Love and loss are the bread and butter of opera, starting with its earliest works, as Claudio Monteverdi’s 1607 masterpiece can attest to; its entire plot revolves around Orfeo losing his beloved Euridice twice — the first time through bad luck and the second because of his inability to control himself. Despite being one of opera’s very first children, L’Orfeo’s basic concerns are relevant and relatable today. This modernity is what marks Tom Morris’ new production at the Wiener Staatsoper, one of the most richly aesthetic productions to ever grace the Haus am Ring. 

Georg Nigl (Orfeo) and ensemble
© Wiener Staatsoper | Michael Pöhn

The production is geared to relatability from the get-go. Taking a page out of the interactive theater playbook, the evening opens without a curtain, the opera house styled as the setting for Orfeo and Euridice’s wedding. Cast members hang out in the Parterre, greeting audience members before making their way to the stage. Conductor Pablo Heras-Casado is paraded in by the drum corps, which gives way to the signature trumpet fanfare, played from the stage which then bleeds seamlessly into a ritornello prologue. The costumes and stage design (Anna Fleischle) are absolute genius, both elaborate and loads of fun. Each draws on a regional look, which is elevated and modernized to a point approaching couture. Pagan headdresses are paired to match the nature-focused aesthetic of the stage design and character of the wedding. 

© Wiener Staatsoper | Michael Pöhn

Cunning use of a video screen (Nina Dunn) at the back of the stage offers a great deal of atmosphere without seeming distracting or extraneous. Everything is dancing (choreography/movement: by Jane Gibson and Callum Hastie), joy and colorful sensuality — until suddenly things go very wrong. After Euridice’s instant death, the stage raises, revealing an underworld with real The Upside Down energy; roots hang overhead, “Abandon hope, all ye who enter here” is scrawled, serial-killer style on the back screen, and all the characters slowly return, darkened versions of themselves. 

Slávka Zámečníková (Euridice) and Georg Nigl (Orfeo)
© Wiener Staatsoper | Michael Pöhn

The innovation extends to playing with the libretto — La musica's opening monologue, directed to the audience, is sung in a mixture of English and German, although it was a bit disappointing that this novelty was so short-lived and never reiterated. The rest of the piece was strictly in Italian, but provoked us to consider what an interesting evening it would have been had every character continued to sing in whatever languages they felt most comfortable in. We all, after all, have access to subtitles.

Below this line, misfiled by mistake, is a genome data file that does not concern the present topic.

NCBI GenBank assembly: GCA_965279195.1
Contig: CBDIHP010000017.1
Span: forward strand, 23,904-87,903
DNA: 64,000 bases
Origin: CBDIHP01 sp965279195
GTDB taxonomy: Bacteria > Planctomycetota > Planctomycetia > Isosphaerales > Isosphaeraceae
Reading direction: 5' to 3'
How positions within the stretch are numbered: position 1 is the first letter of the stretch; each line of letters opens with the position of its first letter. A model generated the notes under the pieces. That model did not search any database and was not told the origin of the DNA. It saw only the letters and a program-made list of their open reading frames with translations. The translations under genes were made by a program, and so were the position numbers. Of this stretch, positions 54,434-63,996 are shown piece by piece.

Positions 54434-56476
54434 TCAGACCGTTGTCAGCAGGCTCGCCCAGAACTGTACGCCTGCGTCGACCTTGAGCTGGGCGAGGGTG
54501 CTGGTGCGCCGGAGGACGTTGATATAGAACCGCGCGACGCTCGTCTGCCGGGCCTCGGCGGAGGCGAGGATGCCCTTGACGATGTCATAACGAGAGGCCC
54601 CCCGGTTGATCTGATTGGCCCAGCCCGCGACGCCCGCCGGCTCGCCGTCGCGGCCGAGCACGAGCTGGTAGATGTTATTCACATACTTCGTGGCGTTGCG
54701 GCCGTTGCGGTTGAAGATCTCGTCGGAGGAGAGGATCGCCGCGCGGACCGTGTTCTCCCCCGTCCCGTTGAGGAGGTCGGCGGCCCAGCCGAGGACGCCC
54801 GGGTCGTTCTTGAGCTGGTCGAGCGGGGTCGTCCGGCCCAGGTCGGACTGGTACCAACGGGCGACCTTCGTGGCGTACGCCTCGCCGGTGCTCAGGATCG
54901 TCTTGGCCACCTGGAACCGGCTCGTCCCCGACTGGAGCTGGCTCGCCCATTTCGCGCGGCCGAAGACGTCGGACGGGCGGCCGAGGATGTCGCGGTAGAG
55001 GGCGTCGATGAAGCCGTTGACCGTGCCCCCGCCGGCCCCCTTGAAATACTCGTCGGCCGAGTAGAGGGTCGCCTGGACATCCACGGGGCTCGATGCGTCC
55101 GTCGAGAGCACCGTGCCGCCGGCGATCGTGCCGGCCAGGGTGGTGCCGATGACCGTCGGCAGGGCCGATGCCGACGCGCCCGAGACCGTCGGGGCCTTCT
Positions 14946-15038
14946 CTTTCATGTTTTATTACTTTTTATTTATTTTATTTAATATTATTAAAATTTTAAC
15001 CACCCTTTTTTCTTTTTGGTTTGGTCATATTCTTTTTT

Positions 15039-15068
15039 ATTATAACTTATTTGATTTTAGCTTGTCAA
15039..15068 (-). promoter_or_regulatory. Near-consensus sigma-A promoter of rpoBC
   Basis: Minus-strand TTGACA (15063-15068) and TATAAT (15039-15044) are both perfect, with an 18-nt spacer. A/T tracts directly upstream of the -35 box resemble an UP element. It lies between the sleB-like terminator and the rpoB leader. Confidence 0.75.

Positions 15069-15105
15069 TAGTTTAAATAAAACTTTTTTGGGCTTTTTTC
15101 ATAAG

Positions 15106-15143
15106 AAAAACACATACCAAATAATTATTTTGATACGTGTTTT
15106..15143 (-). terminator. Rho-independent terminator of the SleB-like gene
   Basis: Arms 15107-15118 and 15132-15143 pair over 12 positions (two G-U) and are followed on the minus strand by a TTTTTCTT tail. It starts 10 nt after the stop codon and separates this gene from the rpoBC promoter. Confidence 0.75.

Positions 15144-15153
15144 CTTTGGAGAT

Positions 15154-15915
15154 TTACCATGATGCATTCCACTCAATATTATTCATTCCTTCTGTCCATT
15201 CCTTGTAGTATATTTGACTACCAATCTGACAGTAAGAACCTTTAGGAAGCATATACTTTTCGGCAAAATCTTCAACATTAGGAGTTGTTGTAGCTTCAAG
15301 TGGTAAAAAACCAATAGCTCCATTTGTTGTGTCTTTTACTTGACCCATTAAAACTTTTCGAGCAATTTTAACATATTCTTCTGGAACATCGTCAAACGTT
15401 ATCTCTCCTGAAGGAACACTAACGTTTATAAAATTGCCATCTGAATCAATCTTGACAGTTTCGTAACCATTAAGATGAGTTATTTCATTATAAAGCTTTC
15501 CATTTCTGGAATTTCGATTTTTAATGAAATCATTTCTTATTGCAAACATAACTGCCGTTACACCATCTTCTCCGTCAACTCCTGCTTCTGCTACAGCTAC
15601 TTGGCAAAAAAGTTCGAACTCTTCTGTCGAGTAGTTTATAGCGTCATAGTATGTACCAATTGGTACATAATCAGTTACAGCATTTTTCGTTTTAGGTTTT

Slávka Zámečníková (Euridice)
© Wiener Staatsoper | Michael Pöhn

In terms of Personenregie, every member of the extensive ensemble was energized, from the chorus to the dance corps to the wealth of minor characters. Concentus Musicus Wien was on beautiful form under Pablo Heras-Casado, and showed off their fabulous virtuosity and strength of interpretation, the “Mighty spirit” scene a particular highlight. In general, the singing cast was also strong if slightly uneven. The trio of women flanking the protagonist was brilliant; Slávka Zámečníková’s graceful movements were paired with an angelically molded soprano which I cannot wait to hear more of, and Christina Bock was an expressive Proserpina / Messenger. 

Kate Lindsey (La musica)
© Wiener Staatsoper | Michael Pöhn

Superlatives fly with Kate Lindsey, who is not only a dream vocally, but possesses stage presence to burn. The even quality to her voice in all registers, the grace and sophistication with which she handled phrasing, her gorgeous pianissimi and her tasteful use of straight tone and Baroque ornamentation set her — in the triple role of La musica / La speranza / Eco — is a stark contrast to the unruly protagonist, Orfeo (Georg Nigl). He had lovely moments when softly mourning, such as at the touching opening of “Thou art dead, my life", but came across as haplessly unpredictable in anything above a mezzo-forte. Pluto (Andrea Mastroni), Ninfa (Antigoni Chalkia) and Apollo (Hiroshi Amako) were all stand-outs in the ensemble.

Andrea Mastoni (Plutone) and Christina Bock (Proserpina)
© Wiener Staatsoper | Michael Pöhn

It was wonderful to see such a strong production play to a packed house that feels like it is getting its groove back after the past two years. We can only hope that the color and joy of this season does not turn on a dime, like Orfeo and Euridice’s fortunes, as fall approaches — we certainly have had enough of the Upside Down.